Needing support

January 27th, 2016 by Rachael Byrne in Care and Support blog

A woman laughs and looks off camera - Rachael Byrne

The government has not considered the knock-on effects of applying benefits caps to supported housing, says Rachael Byrne

I always love to see supported housing make the front page of Inside Housing. Unfortunately, it was with a heavy heart when I read the piece ‘Supported housing reaches the brink, on January 15. 

I’m prepared to give government the benefit of the doubt.

They have undertaken to get the cost of housing benefit down with a scheme to equalise levels of spending between what’s available in the private rented sector, and the rest is superficially attractive.

The Department for Work and Pensions (DWP) pockets a significant saving by 2020, yet all isn’t as it seems. Changes to the Local Housing Allowance will have consequences for the ongoing viability of supported housing. 

A funding model under pressure from additional employment costs and prices already squeezed by cash-strapped local authority commissioners will be irrevocably broken. As Tony Stacey has said in Inside Housing previously, this has the potential to be a full-blown care crisis. 

“With A&E admissions at record levels …, [the NHS] would struggle to cope with the further surge in demand if tens of thousands of vulnerable people have nowhere else to present.”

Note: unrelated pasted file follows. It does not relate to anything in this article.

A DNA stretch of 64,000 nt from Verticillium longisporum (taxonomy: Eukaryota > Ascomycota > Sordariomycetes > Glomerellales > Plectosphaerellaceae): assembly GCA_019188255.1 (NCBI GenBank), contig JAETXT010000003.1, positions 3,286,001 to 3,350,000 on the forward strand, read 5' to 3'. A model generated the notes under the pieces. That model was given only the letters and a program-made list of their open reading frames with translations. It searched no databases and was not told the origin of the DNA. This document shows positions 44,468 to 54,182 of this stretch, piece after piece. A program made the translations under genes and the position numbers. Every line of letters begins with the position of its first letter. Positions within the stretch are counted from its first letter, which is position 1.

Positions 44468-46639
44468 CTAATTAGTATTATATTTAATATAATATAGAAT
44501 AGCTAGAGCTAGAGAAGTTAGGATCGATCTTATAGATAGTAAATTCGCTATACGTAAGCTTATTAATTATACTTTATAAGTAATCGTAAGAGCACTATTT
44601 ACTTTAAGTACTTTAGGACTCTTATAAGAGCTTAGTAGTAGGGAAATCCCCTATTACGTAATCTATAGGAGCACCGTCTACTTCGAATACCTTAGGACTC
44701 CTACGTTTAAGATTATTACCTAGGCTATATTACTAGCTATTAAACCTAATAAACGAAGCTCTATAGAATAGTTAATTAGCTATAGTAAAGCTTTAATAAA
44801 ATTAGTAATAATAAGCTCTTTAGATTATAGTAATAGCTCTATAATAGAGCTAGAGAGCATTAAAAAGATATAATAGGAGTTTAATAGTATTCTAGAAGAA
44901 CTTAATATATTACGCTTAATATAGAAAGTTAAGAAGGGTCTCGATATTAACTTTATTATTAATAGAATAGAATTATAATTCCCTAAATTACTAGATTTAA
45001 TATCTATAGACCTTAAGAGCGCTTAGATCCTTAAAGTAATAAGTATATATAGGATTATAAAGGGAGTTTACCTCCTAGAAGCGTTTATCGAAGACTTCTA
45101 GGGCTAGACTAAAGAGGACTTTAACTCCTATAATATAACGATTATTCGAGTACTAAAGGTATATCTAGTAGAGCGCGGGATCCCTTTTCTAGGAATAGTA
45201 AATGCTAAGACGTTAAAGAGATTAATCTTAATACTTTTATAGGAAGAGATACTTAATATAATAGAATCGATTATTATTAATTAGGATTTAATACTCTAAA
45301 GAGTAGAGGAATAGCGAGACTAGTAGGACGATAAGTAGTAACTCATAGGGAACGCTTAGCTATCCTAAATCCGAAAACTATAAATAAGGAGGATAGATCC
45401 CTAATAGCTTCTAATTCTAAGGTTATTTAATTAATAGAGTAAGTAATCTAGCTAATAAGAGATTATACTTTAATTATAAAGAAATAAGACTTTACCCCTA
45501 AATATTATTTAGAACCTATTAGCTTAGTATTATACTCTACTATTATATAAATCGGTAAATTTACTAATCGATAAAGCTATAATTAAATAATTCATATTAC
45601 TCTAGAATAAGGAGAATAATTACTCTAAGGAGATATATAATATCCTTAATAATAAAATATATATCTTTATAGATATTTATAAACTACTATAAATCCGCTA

The joint working group set up to look at this involving the Department for Communities and Local Government and the DWP is a welcome step, but it is missing the input of the department with the most to lose if this goes ahead unchanged. I’ve spoken with health figures who are concerned. The Department of Health ought to be formally included.

With A&E admissions at record levels and delayed discharge levels now at 160,000 bed days lost per month, it would struggle to cope with the further surge in demand if tens of thousands of vulnerable people have nowhere else to present. 

Things won’t be much better for local government either. It’s getting the freedom to raise an additional 2%, but will struggle to meet the demographic shift let alone do more. 

At Home Group, our services are predominantly commissioned by our local authority partners. My prediction is that many providers won’t bid for the tenders when they come up. The changes, if not amended, will make the delivery of these services unviable. 

For local government, many of the services are statutory so it has no choice but to provide them. Does it have the capacity and expertise to bring these services back in house? 

Much has been made of ‘Life Chances’ by the prime minister and others. But what does it mean for the lives of those suffering from domestic violence, poor mental health and drug or alcohol addiction. 

There is an easy way for this to be avoided. The mooted mitigation of an increase in discretionary housing payments would be a sticking plaster, not a fix.

Supported housing reduces the demand for other government services and delivers real taxpayer value. That ought to be recognised by an exemption from the cap.

The contribution of supported housing to communities and vulnerable people would be a better front page than one that speaks of our sector’s demise.

This article originally appeared in Inside Housing.